Living the Questions: October 2014

Theme for October
Forgiveness: The Practice of Letting Go

Questions for contemplation and conversation on your own,
around the dinner table, in your journal, with each other

Download 10-2014-questions

QUESTIONS

  • When have you been forgiven, and how did it feel?
  • When have you forgiven another, and how did it feel?
  • When does it seem right not to forgive someone?
  • How has it felt to not be forgiven by another?
  • How can you practice forgiveness toward yourself?

QUOTES

“With each act of forgiveness, whether small or great, we move toward wholeness. Without forgiveness, we remain tethered to the person who harmed us…Until we can forgive the person who harmed us, they will hold the keys to our happiness, they will be our jailor.”
—Desmond & Mpho Tutu

 

“Forgiveness is an act of the will, and the will can function regardless of the temperature of the heart.”
—Corrie ten Boom, author of The Hiding Place

 

“Come, come, whoever you are. Wanderer, worshiper, lover of leaving. It doesn’t matter. Ours is not a caravan of despair. come, even if you have broken your vows a thousand times. Come, yet again, come, come..”
—Rumi

 

“Let go to hold on, I try to say to myself.  Let go of arrogance, stubbornness, and grudges, to hold on to relationship, love, belonging.  When I can forgive another within my own heart, whether they know it or not, my heart is released from the prison of grudges and learns how to fly again.”
—Anonymous

 

POETRY/LYRICS

You do not have to be good.
You do not have to walk on your knees
For a hundred miles through the desert, repenting.
You only have to let the soft animal of your body
love what it loves.
Tell me about your despair, yours, and I will tell you mine.
Meanwhile the world goes on.
Meanwhile the sun and the clear pebbles of the rain
are moving across the landscapes,
over the prairies and the deep trees,
the mountains and the rivers.
Meanwhile the wild geese, high in the clean blue air,
are heading home again.
Whoever you are, no matter how lonely,
the world offers itself to your imagination,
calls to you like the wild geese, harsh and exciting –
over and over announcing your place
in the family of things.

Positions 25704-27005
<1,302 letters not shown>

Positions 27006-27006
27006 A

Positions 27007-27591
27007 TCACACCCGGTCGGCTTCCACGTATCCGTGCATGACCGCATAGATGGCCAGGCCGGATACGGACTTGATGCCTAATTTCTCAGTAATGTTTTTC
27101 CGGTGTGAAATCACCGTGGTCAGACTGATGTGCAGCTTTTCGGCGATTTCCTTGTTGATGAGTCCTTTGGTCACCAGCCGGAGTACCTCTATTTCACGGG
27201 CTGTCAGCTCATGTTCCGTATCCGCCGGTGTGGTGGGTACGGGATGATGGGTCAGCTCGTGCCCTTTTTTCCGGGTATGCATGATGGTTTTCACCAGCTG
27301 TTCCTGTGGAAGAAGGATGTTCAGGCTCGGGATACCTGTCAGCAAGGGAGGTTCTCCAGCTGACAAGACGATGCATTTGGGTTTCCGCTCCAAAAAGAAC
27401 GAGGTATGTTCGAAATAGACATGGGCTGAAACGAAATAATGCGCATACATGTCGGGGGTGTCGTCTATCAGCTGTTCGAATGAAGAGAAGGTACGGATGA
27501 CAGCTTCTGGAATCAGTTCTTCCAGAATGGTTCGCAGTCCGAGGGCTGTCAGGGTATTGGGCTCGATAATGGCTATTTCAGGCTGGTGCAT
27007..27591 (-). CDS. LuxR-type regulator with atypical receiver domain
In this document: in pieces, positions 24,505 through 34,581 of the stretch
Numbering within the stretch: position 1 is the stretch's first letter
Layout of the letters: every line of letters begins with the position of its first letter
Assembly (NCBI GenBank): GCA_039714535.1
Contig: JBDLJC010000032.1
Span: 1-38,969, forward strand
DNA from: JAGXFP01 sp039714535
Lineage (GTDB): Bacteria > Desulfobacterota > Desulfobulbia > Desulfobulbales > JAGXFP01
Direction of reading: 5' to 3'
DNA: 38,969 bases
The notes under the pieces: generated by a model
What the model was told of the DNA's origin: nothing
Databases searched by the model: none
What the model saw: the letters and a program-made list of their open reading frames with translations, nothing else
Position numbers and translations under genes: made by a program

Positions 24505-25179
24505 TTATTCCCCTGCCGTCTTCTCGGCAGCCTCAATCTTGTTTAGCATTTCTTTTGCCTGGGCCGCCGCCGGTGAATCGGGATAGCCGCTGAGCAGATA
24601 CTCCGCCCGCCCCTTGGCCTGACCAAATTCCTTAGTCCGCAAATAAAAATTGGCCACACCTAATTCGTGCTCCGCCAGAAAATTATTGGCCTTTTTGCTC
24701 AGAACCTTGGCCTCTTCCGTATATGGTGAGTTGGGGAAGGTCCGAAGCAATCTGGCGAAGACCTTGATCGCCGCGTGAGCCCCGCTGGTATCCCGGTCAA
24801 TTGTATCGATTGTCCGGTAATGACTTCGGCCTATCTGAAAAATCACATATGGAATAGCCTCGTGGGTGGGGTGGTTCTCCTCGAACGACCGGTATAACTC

—Mary Oliver

For remaining silent when a single voice would have made a difference, we forgive ourselves and each other; we begin again in love.

For each time that our fears have made us rigid and inaccessible, we forgive ourselves and each other; we begin again in love.

For each time that we have struck out in anger without just cause, we forgive ourselves and each other; we begin again in love.

For each time that our greed has blinded us to the needs of others, we forgive ourselves and each other; we begin again in love.

For the selfishness which sets us apart and alone, we forgive ourselves and each other; we begin again in love.

For falling short of the admonitions of the spirit, we forgive ourselves and each other; we begin again in love.

For losing sight of our unity, we forgive ourselves and each other; we begin again in love.

For those and for so many acts both evident and subtle which have fueled the illusion of separateness, we forgive ourselves and each other; we begin again in love.

—Robert Eller-Issacs

 

READINGS & EXCERPTS

From For the Greater Good: The Science of a Meaningful Life

What Is Forgiveness?

Psychologists generally define forgiveness as a conscious, deliberate decision to release feelings of resentment or vengeance toward a person or group who has harmed you, regardless of whether they actually deserve your forgiveness.

Just as important as defining what forgiveness is, though, is understanding what forgiveness is not. Experts who study or teach forgiveness make clear that when you forgive, you do not gloss over or deny the seriousness of an offense against you. Forgiveness does not mean forgetting, nor does it mean condoning or excusing offenses. Though forgiveness can help repair a damaged relationship, it doesn’t obligate you to reconcile with the person who harmed you, or release them from legal accountability.

Instead, forgiveness brings the forgiver peace of mind and frees him or her from corrosive anger. While there is some debate over whether true forgiveness requires positive feelings toward the offender, experts agree that it at least involves letting go of deeply held negative feelings. In that way, it empowers you to recognize the pain you suffered without letting that pain define you, enabling you to heal and move on with your life.

Why Practice Forgiveness?